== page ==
Here is how one person tracked, looking at the target on the screen, and moving a pen on a graphics tablet (Instead of holding a mouse, the person was using a wacom tablet with pen).
Units in mm of movement of the pen. There is a decrease in accuracy with the speed of movement, but the general shape of each cycle is generally elliptical of similar size to target path shape.
Here are speed and curvature for the pen movements for the fast situation
The same for target:
First plot, the speed of the pen and curvature of its path over time shows that in this subject, speed was low when curvature was high, and speed was high when curvature was low. At the same time, the target he was following was not slowing down nor speeding up, and had a completely flat speed profile (green line on second plot).
This relationship between speed and curvature for subject’s movement can be shown in a speed-curvature plot:
The relationship is not linear, but looks much nicer on the log-log plot:
The log-log plot shows the ‘physical’ meaning of the speed-curvature power law - when the curvature is high (‘corners’ of the ellipse) the speed will tend to be lower than when the curvature is low (‘flat parts’ of the ellipse). In this case, the r2 is not particularly high, it it usually higher, I guess because of not super accurate tracking, but the relationship is still pretty obvious.
These sorts of correlations are why everyone gets upset when you say that the power law is a statistical artifact. It can be a statistical artifact due to noise, as Maoz, Portugaly, Flash and Weiss (2005) showed, I can illustrate that if needed, but is generally a real phenomenon that happens at high speeds of hand movement. By “real phenomenon” I mean that people really do slow down their hand movement speed in curved parts of the path, if the overall speed is high. If the overall movement speed is low - a person can pick and choose whatever speed profile they want - constant speed, or high in the corners and slow in the flat parts. At high speed, they cannot choose.
The lead-follow analysis shows somewhat erratic change in angular separation, but generally the separation is around 0 radians. If you take the center of the ellipse as (0,0) of the coordinate system, and then measure the angle between the going from the cursor to the center and the line going from the center to the target, you get this pattern for this subject (same data as above, for the fast situation). Some subjects show a ‘nicer’ pattern, especially after practicing for a while.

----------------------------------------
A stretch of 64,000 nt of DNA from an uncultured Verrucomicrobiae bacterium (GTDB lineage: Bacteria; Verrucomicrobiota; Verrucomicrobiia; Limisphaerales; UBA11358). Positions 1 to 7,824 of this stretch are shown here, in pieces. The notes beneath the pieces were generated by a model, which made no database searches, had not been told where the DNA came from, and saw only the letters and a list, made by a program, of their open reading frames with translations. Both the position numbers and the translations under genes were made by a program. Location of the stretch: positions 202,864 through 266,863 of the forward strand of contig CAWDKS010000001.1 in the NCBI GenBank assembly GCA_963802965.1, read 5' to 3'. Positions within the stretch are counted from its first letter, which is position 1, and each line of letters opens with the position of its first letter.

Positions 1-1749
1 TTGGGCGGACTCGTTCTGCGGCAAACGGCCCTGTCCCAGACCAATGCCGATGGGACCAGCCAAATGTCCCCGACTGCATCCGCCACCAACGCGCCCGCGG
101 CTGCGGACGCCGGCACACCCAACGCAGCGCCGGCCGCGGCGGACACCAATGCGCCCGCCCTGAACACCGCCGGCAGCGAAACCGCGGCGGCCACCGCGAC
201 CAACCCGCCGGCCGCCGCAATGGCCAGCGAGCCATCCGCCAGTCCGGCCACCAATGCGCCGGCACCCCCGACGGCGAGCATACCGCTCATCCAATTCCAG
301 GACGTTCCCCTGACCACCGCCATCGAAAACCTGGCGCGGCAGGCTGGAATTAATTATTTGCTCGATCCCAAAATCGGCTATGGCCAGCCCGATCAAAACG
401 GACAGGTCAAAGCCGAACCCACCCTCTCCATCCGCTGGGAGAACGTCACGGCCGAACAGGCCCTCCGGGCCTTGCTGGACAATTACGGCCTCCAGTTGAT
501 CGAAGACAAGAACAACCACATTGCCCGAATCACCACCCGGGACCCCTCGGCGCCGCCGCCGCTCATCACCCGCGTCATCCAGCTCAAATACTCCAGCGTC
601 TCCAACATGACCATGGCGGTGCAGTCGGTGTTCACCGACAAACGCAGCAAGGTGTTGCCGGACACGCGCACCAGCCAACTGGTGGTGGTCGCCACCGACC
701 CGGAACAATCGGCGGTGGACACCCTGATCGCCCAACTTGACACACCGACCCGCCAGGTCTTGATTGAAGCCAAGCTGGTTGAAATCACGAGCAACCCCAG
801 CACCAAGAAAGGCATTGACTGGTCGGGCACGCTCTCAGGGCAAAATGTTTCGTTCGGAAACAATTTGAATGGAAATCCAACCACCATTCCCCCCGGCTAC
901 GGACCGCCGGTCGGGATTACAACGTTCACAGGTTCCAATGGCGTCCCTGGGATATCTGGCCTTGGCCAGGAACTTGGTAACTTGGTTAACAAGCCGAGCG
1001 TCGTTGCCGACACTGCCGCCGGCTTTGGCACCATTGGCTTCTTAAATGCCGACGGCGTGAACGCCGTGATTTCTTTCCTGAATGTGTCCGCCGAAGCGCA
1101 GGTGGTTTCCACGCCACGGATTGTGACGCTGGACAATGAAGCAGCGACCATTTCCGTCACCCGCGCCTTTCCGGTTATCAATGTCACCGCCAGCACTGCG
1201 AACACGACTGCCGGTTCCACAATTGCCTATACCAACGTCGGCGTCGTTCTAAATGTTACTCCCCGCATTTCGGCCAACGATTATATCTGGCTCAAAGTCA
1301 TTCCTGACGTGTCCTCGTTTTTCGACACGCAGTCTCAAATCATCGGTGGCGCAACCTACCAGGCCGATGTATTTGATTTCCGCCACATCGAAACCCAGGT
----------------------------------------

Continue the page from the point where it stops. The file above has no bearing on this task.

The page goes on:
This data is from one of the very first experiments we did in the lab, in late 2016, all credit to Alex for coming up with it and leading the analysis. There is much more data from that experiment, different target speed profiles, a whole range on average speeds, several subjects, etc, this one is just for illustration purposes, but everywhere we see the same pattern in the speed-curvature relationship. Whatever the target speed profile, when the average speed is high, subjects have the same beta of 1/3 in the power law.
RM: Now have the subject track your finger as it moves in a circle. The tracking is as good or better than it was with the random target but when you stop the movement the subject keeps moving in a circular pattern for about 1/4 sec or so. Clearly stopping the circular target was a disturbance to a higher level variable than was stopping the random target.
Yep. Very well known phenomenon in PCT, I even had the comparison of tracking a random and a circular target as one experiment for my B.A. in psychology. Control of patterns or paths is not that much explored in modelling in PCT.
On the standard position tracking model and the LittleMan - there is not much to say. Both have position tracking as the only level or top level control system. If you put a fast target elliptical target, they will not follow as accurately as humans do. If you put higher gain, they might be more accurate, but still never go to ‘lead’ in front of the target. Also importantly - they react differently to disturbances when the gain is higher, much faster.
The physics is certainly involved in the whole process, and changes in physics, such as drawing in water, or having bigger arms or stronger muscles, can change the power law exponent, or the point in the average speed where the power law appears, etc. But adding more physical realism to the model will not help in finding controlled variables.
One thing that sort-of worked was control of phase difference (the angular separation) along with radius (distance from center). Those are two controlled variables. Then you have an oscillator that changes frequency of oscillation in proportion to the phase difference, and amplitude in proportion to radius difference. The output of the oscillator is then the reference for the position tracking system. In engineering, this is called a phase-locked loop, there are a few bits in the archives about it. Works ok, maintains size, goes a bit into lead sometimes, slows down in the corners. It is limited to ellipses, though, the delays are not very realistic, and there are some instability issues, etc, had it presented last year as a poster, but it needs more work.
For the car analogy, there is really a whole line of research, some 80 years old, on what “visual cues” and “information” drivers extract from the visual scene and use to “guide” driving. This is a beautiful paper: theory of driving perception and control (2019) pdf
It is not an exact analogy to moving hands, but there are interesting parts.